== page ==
Beyond the legal arguments, supporters of demand response say not letting businesses sign agreements with PJM and other grid operators would have real-world implications.

“Demand response resources play an increasingly important role in ensuring the reliable and cost-effective availability of electricity,” members of Grid Engineers and Experts, a group of nationally-recognized grid consultants, wrote in a brief to the Supreme Court.

An independent market analyst in 2010 found that allowing demand response in the PJM bidding process reduced prices by roughly $11 billion in the 2013-2014 capacity auction. Supporters also point out that businesses offering demand response to the grid stopped blackouts from occurring in 2014 following the polar vortex, when more than 20 percent of PJM’s power producers were temporarily out of service.

If the Supreme Court rules for the side favored by Morrisey, lawyers representing some of West Virginia’s largest businesses say that it could remove an option for several of the state’s large industrial manufacturers and other businesses that have used demand response to offset rate increases approved by the West Virginia Public Service Commission.

“In being able to receive value for the ability to interrupt, these large electric users are able to offset to a degree the massive rate increases they have borne here in West Virginia over the last few years,” said Derrick Williamson, a lawyer representing the West Virginia Energy Users Group. “It is good for West Virginia businesses who are able to participate in PJM Demand Response because it gives them a better ability to maintain their competitive viability to provide jobs, tax payments, and other contributions to the West Virginia economy.”

Williamson, who has worked in utility law for 24 years, said the names of the West Virginia businesses providing demand response to the grid is considered proprietary information, along with how much each business makes from demand-response contracts.

But if the number of demand response megawatts accepted by the PJM stays the same over the next three years, West Virginia businesses could continue to make roughly $10 million to $25 million annually, based on market pricing and cost-sharing estimations.

Energy producers, including representatives from FirstEnergy, the parent company of MonPower and Potomac Edison, argue that the bidding process by PJM over-values demand response, artificially driving down the price that companies receive for their power plants, or what they call “steel in the ground.” They say any type of demand response should be controlled by electric utilities, not the regional market.

“When it was created it was for power plants,” said Doug Colafella, FirstEnergy’s regulatory communications director, referring to the regional capacity market, “it was a way for power plants to essentially generate revenue with a promise to be available down the road.”

The attorneys general mirror those arguments, writing that the states are better at maximizing benefits and preventing “undesirable results like over-incentivizing non-use and under-incentivizing production.”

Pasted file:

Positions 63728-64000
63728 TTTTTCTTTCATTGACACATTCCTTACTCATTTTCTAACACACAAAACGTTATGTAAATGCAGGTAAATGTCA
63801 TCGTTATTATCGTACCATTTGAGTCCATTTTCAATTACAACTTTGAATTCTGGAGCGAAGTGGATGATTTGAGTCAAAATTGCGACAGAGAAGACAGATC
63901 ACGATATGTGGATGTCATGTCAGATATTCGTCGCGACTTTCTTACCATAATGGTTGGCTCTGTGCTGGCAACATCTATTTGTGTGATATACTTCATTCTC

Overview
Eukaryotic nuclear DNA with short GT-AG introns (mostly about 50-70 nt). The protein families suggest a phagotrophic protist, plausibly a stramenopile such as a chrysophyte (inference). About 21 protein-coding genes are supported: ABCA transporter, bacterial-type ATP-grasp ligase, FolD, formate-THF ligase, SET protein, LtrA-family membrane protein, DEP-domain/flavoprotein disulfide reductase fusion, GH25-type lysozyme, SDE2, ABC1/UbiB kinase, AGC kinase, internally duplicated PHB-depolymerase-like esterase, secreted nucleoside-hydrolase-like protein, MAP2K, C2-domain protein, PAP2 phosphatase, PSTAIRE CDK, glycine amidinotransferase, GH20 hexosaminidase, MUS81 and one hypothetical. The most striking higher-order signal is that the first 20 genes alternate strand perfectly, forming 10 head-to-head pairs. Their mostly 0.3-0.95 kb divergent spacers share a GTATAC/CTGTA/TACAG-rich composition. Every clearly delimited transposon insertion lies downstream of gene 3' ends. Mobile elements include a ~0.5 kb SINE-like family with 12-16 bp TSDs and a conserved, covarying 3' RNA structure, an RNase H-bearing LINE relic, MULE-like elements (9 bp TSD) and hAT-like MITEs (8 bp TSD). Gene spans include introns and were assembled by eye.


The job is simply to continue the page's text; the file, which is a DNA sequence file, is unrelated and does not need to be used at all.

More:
Companies like FirstEnergy, whose subsidiaries often bid all of their power onto the grid and buy back what they need to supply their customers, have made it known that they want demand response completely removed from the regional market if the Supreme Court upholds the favorable circuit court ruling.

Only hours after the circuit court decision on May 23, 2014, FirstEnergy filed a complaint with FERC requesting all demand response providers be banned from the PJM.

American Electric Power and its West Virginia subsidiaries Appalachian Power Company and Wheeling Power Company are less invested in the case, because they don’t bid all of their electricity generation onto the grid. But Melissa McHenry, AEP’s director of external communications, said the case does affect the amount of excess energy AEP companies can sell to the grid.

“We’re largely agnostic about it,” McHenry said. “But we believe that demand response should be handled by the states.”

First Energy and other state-regulated electric providers point out some businesses already contract with utilities for demand response, or what they refer to as an interruptible rate, but supporters of regional demand response markets argue that utility-by-utility service doesn’t provide the same benefits.

While utilities could bid their interruptible rate customers onto the grid, they often don’t. Colafella said the only reason First Energy does bid its interruptible rate customers onto the grid in Ohio is because the Ohio Public Utilities Commission ordered the company to.

That is why proponents of demand response believe curtailment service providers — third-party companies that group businesses together and bid the combine power reductions onto the grid — are so important. They argue that demand response on a utility-by-utility basis won’t allow the participating businesses or the regional electric grids to benefit as much.

“The grid doesn’t have state boundaries,” said Katherine Hamilton, the executive director for the Advanced Energy Management Alliance, a group that represents curtailment service providers.

If the Supreme Court rules against FERC, Hamilton said, it will “decimate” demand response programs in regional markets and eliminate a way to save money.

“It seems to me that maintaining the availability of PJM Demand Response as an option — in addition to utility-specific programs —is better for West Virginia business and industry that is trying to remain competitive in the face of seemingly constant electric rate increases,” Williamson said.

Ott, the incoming CEO of PJM, said he was confident that the reliability of the electric grid can be maintained no matter which way the Supreme Court rules, but he said the justices’ decision will ultimately impact the market price and flexibility of grid operators.

“At the end of the day, the system will be reliable because we will make it so,” he said. “The point is how flexible customers can be based on the various jurisdictional rules.”

Reach Andrew Brown at, 304-348-4814 or follow @Andy_Ed_Brown on Twitter.